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Five things that will shape social media in 2021

Social & Digital

Five things that will shape social media in 2021


As we close out one of the most tumultuous years in recent history, Amaury Tréguer is back to predict what five things will most impact social media in 2021.

It’s that time of year again – time to predict what the future holds for the next 12 months. For the past six years, Marketing Mag has been giving me the opportunity to play with my crystal ball and I’m as enthusiastic as ever about the trends of our ever-evolving industry. Check out my previous predictions right here: 2016, 2017, 2018, 2019 and 2020.

Before I start, let us farewell the year that was, 2020. What a year! Sometimes I wish we went straight from 2019 to 2021 without passing by 2020 but, I feel that there has been a lot to learn from and be grateful for.  

Interestingly, social distancing has actually made us closer. We brought back the ‘social’ in social media. Love and a sense of belonging have never been more important. We witnessed some of the most amazing initiatives from businesses. Initiatives that provided support to the ones in need, sometimes even saving lives – proving one more time that purpose-led businesses, or the ones having a meaningful impact in the world, are the ones that will survive in the long run.

From a digital point-of-view, we have seen a real transformation. The pandemic has accelerated ecommerce growth globally. Experts estimate that we’ve noticed in certain countries, a 10-year growth in just an eight-week period. And obviously this shift is now permanent. As predicted last year, social commerce is booming; proving one more time the crucial role of social media in the sales funnel.

work from home

We have seen video conferencing apps such as Zoom, Teams or Houseparty experiencing record numbers of downloads and share prices rocketing. Zoom is now worth more than the world’s seven biggest airlines – who could have predicted this last year? Fake Zoom backdrops became a thing and numerous brands have jumped on the bandwagon, presenting a new way to advertise furniture and home décors or dreamy locations for a post COVID-19 era.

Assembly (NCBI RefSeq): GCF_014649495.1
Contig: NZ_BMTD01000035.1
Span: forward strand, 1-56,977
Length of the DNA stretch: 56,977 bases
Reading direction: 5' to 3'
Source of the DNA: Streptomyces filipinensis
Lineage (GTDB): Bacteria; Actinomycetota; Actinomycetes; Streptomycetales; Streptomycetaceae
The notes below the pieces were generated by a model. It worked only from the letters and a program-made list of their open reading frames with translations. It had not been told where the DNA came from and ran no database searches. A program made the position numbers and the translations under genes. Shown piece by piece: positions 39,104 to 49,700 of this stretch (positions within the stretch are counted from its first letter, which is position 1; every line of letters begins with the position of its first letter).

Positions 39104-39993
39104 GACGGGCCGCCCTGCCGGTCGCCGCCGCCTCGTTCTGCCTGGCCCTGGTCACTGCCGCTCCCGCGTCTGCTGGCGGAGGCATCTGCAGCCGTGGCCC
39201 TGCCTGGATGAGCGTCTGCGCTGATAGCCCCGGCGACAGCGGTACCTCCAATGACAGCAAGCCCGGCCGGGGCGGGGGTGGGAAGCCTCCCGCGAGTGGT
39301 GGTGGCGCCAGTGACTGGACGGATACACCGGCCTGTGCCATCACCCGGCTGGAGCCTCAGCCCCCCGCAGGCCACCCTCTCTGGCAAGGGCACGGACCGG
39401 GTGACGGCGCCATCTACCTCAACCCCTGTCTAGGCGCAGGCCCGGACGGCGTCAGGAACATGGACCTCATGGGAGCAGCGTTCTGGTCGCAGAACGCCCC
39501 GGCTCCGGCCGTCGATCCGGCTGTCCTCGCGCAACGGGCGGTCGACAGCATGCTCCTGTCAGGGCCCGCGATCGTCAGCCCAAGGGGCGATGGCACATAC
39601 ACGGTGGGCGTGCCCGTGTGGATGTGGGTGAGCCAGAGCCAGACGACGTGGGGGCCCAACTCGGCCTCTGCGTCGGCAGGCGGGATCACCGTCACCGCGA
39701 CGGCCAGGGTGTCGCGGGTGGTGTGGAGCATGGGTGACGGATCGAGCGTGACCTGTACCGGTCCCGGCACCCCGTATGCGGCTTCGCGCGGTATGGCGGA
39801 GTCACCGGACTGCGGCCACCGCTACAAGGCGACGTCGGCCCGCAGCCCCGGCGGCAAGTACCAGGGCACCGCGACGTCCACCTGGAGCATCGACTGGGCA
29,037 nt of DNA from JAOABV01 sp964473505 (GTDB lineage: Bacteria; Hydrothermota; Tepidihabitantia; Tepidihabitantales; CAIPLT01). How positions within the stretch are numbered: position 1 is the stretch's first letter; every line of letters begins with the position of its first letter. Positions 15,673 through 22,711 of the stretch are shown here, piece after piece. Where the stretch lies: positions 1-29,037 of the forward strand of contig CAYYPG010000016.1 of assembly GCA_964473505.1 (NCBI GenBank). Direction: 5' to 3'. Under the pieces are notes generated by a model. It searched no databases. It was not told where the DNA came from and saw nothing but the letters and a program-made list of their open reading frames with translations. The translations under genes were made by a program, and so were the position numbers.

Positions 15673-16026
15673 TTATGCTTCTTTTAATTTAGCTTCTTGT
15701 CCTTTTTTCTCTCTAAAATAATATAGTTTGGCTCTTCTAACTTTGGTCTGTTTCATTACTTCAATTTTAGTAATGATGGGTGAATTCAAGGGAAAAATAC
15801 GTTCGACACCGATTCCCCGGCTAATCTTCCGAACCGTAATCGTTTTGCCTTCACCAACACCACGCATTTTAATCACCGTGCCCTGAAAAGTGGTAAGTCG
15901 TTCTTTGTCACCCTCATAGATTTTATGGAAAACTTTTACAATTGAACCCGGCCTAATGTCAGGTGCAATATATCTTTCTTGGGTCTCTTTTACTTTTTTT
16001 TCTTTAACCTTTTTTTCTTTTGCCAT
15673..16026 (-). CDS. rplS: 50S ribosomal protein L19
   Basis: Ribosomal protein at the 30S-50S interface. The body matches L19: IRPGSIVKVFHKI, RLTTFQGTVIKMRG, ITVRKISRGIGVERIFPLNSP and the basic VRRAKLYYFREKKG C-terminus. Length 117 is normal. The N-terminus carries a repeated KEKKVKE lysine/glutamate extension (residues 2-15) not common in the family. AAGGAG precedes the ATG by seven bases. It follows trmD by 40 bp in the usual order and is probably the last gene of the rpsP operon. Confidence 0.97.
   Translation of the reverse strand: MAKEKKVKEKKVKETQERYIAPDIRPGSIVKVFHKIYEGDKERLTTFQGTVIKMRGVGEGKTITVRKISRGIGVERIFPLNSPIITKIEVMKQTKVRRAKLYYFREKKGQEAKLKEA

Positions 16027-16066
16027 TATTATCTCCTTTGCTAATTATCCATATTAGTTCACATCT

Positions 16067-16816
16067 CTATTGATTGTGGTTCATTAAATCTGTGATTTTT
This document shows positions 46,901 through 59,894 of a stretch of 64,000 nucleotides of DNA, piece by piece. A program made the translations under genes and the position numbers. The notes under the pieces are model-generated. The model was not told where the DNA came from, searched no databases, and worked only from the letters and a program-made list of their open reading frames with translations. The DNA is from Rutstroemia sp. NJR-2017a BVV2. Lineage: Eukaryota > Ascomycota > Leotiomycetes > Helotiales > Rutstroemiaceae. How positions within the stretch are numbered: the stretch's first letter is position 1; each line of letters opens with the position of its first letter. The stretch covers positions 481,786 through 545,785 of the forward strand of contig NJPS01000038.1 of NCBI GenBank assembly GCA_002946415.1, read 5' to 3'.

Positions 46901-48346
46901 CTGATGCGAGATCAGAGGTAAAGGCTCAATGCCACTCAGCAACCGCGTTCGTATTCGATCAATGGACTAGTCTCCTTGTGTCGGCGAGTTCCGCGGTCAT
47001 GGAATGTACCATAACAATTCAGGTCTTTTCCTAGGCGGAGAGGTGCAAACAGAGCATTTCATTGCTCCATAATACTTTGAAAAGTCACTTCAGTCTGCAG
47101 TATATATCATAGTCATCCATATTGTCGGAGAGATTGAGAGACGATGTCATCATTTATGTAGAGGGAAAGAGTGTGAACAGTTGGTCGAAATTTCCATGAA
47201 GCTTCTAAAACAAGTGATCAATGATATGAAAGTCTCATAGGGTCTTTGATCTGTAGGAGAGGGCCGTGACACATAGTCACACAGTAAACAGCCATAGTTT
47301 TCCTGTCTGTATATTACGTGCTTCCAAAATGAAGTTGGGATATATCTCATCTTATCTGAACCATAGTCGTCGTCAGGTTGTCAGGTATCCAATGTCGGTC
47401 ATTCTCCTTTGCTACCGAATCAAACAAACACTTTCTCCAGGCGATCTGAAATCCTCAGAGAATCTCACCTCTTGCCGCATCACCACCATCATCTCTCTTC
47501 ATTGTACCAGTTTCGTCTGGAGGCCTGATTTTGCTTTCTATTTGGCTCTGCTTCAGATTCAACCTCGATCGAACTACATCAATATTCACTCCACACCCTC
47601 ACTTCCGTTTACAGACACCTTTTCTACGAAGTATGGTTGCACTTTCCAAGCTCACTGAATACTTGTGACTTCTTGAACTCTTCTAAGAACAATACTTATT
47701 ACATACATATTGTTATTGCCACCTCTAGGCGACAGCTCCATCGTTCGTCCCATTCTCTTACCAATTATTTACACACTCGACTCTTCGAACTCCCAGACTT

The re-birth of QR codes. While we thought they were gone back in 2019, they are now everywhere and we scan them every single day multiple times. The perfect way of bridging the offline with the online world in just a couple of seconds. 

The rise of ‘edu-tainement content’ from brands as well as the 30 percent decline in imagery of people hugging, kissing or holding hands in social ads. So many changes in just one year.  

Now, what does 2021 have in store for us? Here are my top five predictions for next year:

  1. Low-fi and participatory content on the rise 

During lockdown, with most productions and shoots on standstill or cancelled, brands had to find new ways of creating content. The two easiest options were to dig-out the goodies from their archives or rely on user-generated content (UGC). UGC is not new but even though the benefits are numerous, it has been largely untapped by brands. 

With the pandemic, brands had to re-evaluate the type of content that they were happy to publish on their channels. Highly polished content had almost no role to play during the lockdown. How could a brand publish sophisticated content while only essential work had to be carried on and social distancing respected?

Low-fi content has been embraced at rapid rate and celebrated as one of the best ways to show authenticity in this new norm. Brands such as Apple, Nike, AirBnB used existing UGC for above-the-line (ATL) campaigns and people congratulated them for that.